Nancy Tellem, CBS Paramount Network TV

She has been a key player in the successful launch of CBS Corp.

When Nancy Tellem first joined CBS in 1997, she became part of the team that had the unenviable task of finding a way to improve the prospects of the lagging network. Tellem, of course, rose to the challenge -- CBS is riding high as the most-watched network for a fifth consecutive season and represents the epitome of stability in an industry full of turmoil.

Curiously enough, Tellem found herself in a similar situation when Viacom chairman Sumner Redstone split CBS' parent company in January. President and CEO Leslie Moonves charged Tellem and other key executives with improving the fortunes of the freshly spun-off CBS Corp., which was saddled with slower growth divisions than its corporate sibling, the "new" Viacom.

"I love coming into places where the expectations are low," Tellem says.

In a mere eight months, CBS' stock was outperforming Viacom's, with much of the credit going to Tellem.

In addition to her role in launching CBS Corp., she also oversaw the autumn debut of the CW, which emerged from the ashes of the WB Network and UPN, and in the digital space, she shepherded the inception of CBS' broadband channel Innertube and brokered its first wireless deals.

"It's been quite a year," Tellem says. "This has been one of the most exciting times that I have experienced. I see not only how well we're doing at the network and the studio, I see so much opportunity for growth."

In her position as president of CBS Paramount Network Television Entertainment Group, Tellem's focus is on developing new content, which she believes will drive business opportunities and serve multiple platforms. As part of that effort, CBS Par TV is stepping up its efforts in developing for cable, following the success of its series for USA Network, "The 4400."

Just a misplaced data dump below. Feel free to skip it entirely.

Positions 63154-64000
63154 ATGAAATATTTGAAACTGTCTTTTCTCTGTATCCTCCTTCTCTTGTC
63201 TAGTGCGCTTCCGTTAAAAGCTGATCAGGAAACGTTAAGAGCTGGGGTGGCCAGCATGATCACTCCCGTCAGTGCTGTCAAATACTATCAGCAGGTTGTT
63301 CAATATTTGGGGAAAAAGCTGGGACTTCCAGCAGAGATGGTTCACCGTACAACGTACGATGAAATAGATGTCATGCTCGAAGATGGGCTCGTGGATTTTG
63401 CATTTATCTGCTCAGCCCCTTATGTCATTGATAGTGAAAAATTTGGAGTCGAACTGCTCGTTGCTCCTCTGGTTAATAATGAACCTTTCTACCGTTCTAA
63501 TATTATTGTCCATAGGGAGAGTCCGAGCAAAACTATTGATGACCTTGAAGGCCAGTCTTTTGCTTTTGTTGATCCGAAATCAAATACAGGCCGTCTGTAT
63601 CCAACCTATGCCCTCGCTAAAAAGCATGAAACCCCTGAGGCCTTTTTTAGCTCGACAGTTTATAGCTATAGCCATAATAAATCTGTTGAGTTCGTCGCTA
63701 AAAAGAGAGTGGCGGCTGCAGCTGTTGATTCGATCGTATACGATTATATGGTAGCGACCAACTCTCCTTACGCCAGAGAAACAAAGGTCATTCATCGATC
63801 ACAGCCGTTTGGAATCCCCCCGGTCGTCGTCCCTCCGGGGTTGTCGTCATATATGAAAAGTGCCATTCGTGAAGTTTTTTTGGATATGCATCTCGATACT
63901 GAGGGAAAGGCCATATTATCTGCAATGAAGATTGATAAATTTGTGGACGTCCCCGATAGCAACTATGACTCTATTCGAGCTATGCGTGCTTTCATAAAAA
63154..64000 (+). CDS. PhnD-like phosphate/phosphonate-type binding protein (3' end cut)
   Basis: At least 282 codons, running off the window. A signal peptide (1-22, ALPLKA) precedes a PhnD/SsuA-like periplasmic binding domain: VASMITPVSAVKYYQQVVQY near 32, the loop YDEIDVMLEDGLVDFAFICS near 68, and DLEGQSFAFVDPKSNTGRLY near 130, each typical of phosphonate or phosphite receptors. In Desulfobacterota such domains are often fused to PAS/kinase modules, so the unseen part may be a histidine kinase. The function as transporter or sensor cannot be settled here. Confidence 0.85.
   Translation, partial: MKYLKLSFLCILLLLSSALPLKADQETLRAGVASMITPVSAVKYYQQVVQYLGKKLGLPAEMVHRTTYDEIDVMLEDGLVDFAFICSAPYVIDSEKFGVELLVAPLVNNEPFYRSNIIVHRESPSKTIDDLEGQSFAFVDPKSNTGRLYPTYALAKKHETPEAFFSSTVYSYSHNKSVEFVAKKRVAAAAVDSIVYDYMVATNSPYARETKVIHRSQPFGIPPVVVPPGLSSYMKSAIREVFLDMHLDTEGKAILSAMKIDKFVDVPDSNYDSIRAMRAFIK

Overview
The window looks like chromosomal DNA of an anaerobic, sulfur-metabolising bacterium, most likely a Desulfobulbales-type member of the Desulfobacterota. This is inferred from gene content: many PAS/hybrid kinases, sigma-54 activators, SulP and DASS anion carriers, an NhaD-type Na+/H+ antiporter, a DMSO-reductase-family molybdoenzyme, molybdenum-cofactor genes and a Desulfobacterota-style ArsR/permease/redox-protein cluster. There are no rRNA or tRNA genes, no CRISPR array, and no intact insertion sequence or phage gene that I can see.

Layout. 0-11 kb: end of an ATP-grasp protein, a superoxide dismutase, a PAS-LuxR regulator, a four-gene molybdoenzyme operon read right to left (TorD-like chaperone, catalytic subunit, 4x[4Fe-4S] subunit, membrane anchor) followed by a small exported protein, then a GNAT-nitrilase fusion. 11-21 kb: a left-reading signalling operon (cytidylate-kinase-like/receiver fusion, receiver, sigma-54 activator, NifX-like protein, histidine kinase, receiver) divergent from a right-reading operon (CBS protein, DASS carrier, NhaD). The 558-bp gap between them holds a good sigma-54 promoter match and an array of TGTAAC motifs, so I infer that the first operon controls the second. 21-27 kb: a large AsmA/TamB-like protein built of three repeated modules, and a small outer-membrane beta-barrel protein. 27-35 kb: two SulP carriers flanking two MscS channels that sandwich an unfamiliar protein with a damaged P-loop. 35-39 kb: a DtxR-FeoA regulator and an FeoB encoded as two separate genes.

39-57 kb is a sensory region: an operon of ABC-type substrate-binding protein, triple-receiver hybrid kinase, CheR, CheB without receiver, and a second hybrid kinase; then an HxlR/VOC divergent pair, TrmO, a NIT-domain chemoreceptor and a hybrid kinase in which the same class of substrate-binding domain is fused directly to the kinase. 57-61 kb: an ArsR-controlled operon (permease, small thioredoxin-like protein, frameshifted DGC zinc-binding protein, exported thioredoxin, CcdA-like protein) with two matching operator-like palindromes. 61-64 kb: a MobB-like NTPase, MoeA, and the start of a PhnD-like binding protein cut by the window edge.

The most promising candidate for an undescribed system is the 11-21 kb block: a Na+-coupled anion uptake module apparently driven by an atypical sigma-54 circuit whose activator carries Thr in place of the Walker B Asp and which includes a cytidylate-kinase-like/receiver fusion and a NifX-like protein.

In the online space, CBS launched Innertube seven months ago as an output for repurposed network content, original programming and shows from the CBS library.

"It all starts with our network and how we can migrate viewers to Innertube and bring (our) brand onto the platform," Tellem says. "We see this as a wonderful new opportunity for reaching out to viewers."

With a similar rationale, Tellem orchestrated CBS' entry into wireless, signing deals with Amp'd Mobile and Verizon.

"It's an extraordinary opportunity to target the audience and be with them 24 hours a day in a personalized relationship," she says.

In addition to extending its programming to mobile devices and the Internet -- on Amazon,, Google and Innertube -- CBS is changing the decades-old scheduling rules to accommodate audiences' changing viewing patterns. Last month, the network announced it will air freshman drama "Jericho" in two half-seasons of all-original episodes.

"We're trying to understand and be responsive to our audience," Tellem says.

The audience is responding with loyalty, keeping CBS No. 1 in total viewers in the face of increased competition. CBS had six series -- more than any other network -- returning for a second season this fall, and one of them, "Criminal Minds," is showing tremendous growth in its sophomore year.

So, as she explores the emerging new opportunities in the digital world, "We'd also like to be No. 1 (with viewers) 18-49 and want to make sure we have exciting and buzzworthy shows on the schedule," she says.

Tellem also is keeping an eye on the CW, a joint venture between CBS Corp. and Warner Bros. Entertainment that reunited her with Warner Bros.' Barry Meyer and Bruce Rosenblum, old friends from her 10-year stint at Warner Bros. TV. She says her first experience creating a network was a "formidable challenge" and an "amazing experience."

But of all the challenges, none is greater than juggling work and family -- a husband, three sons and two dogs.

"It is still a constant struggle to make sure I'm reaching the right balance in my life and work," she says.